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  • Koko Ohira: the Healing Power of Music (Ke Alakai)
     

    Koko Ohira learned of the healing power of music when she performed for earthquake victims in Japan
     
    Called a true musician by her friends, Koko Ohira, a senior from Miyagi, Japan majoring in music performance, has used her saxophone skills to help victims of Japan’s natural disasters.
     
    After Japan’s devastating Tohoku earthquake and tsunami in 2011, Ohira played for victims to spread hope through music. “I went to play music for the victims to give enjoyment. And then I played this song – it’s called ‘Homeland.’ It’s a Japanese folk song. I felt that this song is what we remember about our homeland.”
     
    The song became so important to Ohira that she always plays the song to introduce herself and her homeland of Japan. “I was so shocked when I saw the destroyed things. Then I played music and then they cried because they remembered the way everything was before the earthquake and tsunami were happening. I remember thinking, ‘I have to keep playing for them and let them remember our home.’”
    While the victims of the earthquake had lost everything, Ohira saw how the power of music brought some hope back to their lives. “I recognized how music gives power to live and how music heals people,” she said.
     
    After that experience, Ohira set off for college. She said she never planned to come to BYU-Hawaii, but she is glad she stayed because it introduced her to jazz music. “Here, my saxophone teacher said that my classical skill was good, but if I could learn jazz, my skill would become better.”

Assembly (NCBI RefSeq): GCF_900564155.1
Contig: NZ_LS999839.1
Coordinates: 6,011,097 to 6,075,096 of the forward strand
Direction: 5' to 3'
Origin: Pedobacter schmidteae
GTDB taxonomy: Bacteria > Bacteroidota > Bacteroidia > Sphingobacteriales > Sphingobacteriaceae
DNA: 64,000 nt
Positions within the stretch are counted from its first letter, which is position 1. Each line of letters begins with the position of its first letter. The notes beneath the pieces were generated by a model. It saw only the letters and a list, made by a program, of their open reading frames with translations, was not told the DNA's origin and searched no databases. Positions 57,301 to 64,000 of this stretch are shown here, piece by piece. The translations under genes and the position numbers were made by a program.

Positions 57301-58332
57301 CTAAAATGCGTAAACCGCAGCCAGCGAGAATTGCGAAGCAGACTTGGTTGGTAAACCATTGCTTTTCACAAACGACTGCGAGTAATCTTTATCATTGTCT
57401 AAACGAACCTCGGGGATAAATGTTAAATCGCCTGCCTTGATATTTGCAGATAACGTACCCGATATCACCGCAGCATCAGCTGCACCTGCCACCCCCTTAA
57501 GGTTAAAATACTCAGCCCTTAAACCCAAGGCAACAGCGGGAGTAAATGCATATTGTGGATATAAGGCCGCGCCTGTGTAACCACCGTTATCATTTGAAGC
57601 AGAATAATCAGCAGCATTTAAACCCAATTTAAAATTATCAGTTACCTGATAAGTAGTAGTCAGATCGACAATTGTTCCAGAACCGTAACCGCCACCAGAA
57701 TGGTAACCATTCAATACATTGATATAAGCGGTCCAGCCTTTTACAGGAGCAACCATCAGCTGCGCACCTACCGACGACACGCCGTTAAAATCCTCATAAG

Ohira has learned the new style and is now part of the Salsa Orchestra and Jazz combos at BYUH among other groups. “Jazz music is kind of different [from classical] because I can create my own music or my own melody or a cool solo and I just noticed, ‘Oh this is so good. I can create anything!’ I love it.”
     
    Jazz not only helped Ohira’s musical skill, but also her confidence. “When I started the salsa band, I didn’t have any confidence to play saxophone. But Dr. Duerden always told me, ‘You can do this.’ He always gives me a challenge or good advice, so my confidence became stronger. Before I was so nervous to perform in front of people and now I just really, really enjoy my performance.”
     
    Ohira’s musical confidence doesn’t always extend to her personal life. “I don’t feel nervous when I perform music, but I’m so shy to talk to people. I don’t know why I’m so shy. I can perform for everyone and I’m okay, but I really can’t talk to people. It’s really funny.”
     
    Last semester, Ohira was chosen to perform a concerto with the Hawaii Symphony Orchestra. She said, “It was such a great opportunity. I had played music in Japan, but I was never a soloist. I couldn’t imagine that I would be a soloist.”
     
    Kevin Peterson, Ohira’s bandmate and a senior from Laie studying music, said he was proud of Ohira’s solo performance. “Obviously she was fantastic, and it’s crazy because musicians in general are a dedicated group of people. They spend a lot of time practicing, but she practiced that piece forever. I can’t even count the number of times I went into the band room and she was practicing it. It paid off because when she played it, it was perfect.”
     
    Peterson described what made her performance so perfect. “She played all the right notes, but more than that, it was just so gorgeous. The way she moves and all the emotion she puts into it, it’s very clear that she’s not just a player: She’s a real musician.”
     
    Ohira said she hopes to move on to graduate school, ideally at BYU in Provo. “After I graduate I want to be a teacher and a performer. I don’t want to stop playing, but I love teaching too. I taught some lessons in Japan for a high school student before, and it got me thinking that I could be a teacher.”
     
    Peterson gave her a vote of confidence. “I think Koko could go on to do whatever she wants to,” he said. “She’s a phenomenal musician.”